Looks like we nearly missed a new release by indie-punk act Jesse Pilgrim and the Bonfire from back in May. Recorded two years after his debut/breakthrough Trial and Error, the 10-song Parts and Labor collects live tracks, demos, and roughs, each of them recorded with a different grit in a different location. Pilgrim’s songs are refreshingly simple. They steam straight ahead, like Billy Bragg or Johnny Cash, and his lurid, impressionistic lyrics are better for having little in the way of affectation. On Parts, crowd faves like “Whiskey” and “Ghost Town” get their own surly updates, “The Flattest of Country” grants Pilgrim access to an obsession with the American landscape, while the reluctantly sweet “Tandem Bicycle” finds his heart at its most hopeful. The record also includes live and studio versions of the definitive new track “Six Six Six,” a dark thumper that Pilgrim was commissioned to write for a horror movie. Don’t know if the film was ever shot, but no matter — “Six Six Six” has been given its own rather brutal narrative in a gorgeous music video shot in the Oregon desert by Mint Films (mintfilms.net). We don’t hear much about Pilgrim’s live shows these days, but this is a reminder that he’s still one of the better country artists in the area. Available for download at jessepilgrimthebonfire.bandcamp.com.
The prog-folk songwriter Jonah Michea Judy just moved to these parts from North Carolina, which places his new double album, Night, The Different Painting/Blood on Snow, into our constellation of local contemporary folk works. It’s an interesting addition with not much nearby parallel. The two-disc CD tears through 19 adventurous, emotionally charged snapshots, with Judy’s quavering, whisper-sung vocals hovering like a more hopeful Elliott Smith over alternatingly plaintive and muscular guitar work. All these tracks are acoustic and percussionless, yet the Tool influence is oddly apparent, particularly in tracks like “Climbs,” where Judy lets his sinewy guitar lines wriggle their way out of conventional time signatures. Judy’s songs are sad but not mopey, dark but not depressive, and confessional enough to convince anyone that he’s clearly reckoning with some serious business of the heart. We find them tastefully honest and poetic — and are grateful that they’re not the least bit funky. Each contains a little catharsis, and while the intensity might demand a lot from some listeners, they also contain a fair amount of inspiration and reward. He’s new here, so be on the lookout for live shows, and we imagine this’ll be in the Bull Moose circuit soon enough. If you’re into that sort of thing, you’re only a quick search away from a YouTube video of him playing Johnny Cash’s “Folsom Prison Blues” while riding a unicycle. Visit jonahmicheajudy.com.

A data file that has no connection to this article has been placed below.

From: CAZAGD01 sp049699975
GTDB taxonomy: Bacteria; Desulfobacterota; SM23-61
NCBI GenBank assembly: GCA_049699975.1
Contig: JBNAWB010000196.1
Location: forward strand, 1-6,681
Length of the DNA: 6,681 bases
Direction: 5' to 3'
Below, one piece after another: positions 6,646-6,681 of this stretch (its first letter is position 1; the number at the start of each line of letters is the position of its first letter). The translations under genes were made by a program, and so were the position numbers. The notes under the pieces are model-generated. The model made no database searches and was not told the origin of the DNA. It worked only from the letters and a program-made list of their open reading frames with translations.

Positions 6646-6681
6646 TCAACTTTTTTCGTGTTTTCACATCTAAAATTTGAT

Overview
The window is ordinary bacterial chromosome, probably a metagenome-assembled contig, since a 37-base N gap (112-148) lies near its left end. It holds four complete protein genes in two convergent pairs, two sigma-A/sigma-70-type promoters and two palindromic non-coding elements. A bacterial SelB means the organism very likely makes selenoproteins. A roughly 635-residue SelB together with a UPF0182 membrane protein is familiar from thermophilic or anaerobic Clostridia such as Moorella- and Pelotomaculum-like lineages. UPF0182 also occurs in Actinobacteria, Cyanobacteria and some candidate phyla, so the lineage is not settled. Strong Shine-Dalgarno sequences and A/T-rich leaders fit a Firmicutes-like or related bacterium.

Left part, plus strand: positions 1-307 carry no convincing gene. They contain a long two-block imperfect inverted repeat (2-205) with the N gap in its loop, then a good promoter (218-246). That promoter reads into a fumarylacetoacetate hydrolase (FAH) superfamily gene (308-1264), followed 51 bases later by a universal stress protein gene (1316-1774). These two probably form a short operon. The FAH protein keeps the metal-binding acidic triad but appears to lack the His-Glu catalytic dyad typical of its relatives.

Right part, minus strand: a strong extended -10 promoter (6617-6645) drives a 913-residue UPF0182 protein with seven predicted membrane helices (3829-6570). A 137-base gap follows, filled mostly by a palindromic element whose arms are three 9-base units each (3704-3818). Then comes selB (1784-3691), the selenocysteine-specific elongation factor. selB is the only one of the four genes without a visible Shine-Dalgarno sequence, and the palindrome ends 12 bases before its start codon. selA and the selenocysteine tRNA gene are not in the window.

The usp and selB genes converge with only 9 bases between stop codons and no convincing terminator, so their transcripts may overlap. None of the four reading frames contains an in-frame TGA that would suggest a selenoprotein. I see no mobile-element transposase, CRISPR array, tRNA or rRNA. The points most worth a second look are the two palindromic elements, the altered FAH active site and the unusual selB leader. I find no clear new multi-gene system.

: New England Music News
, Jesse Pilgrim and the Bonfire, Wax Tablet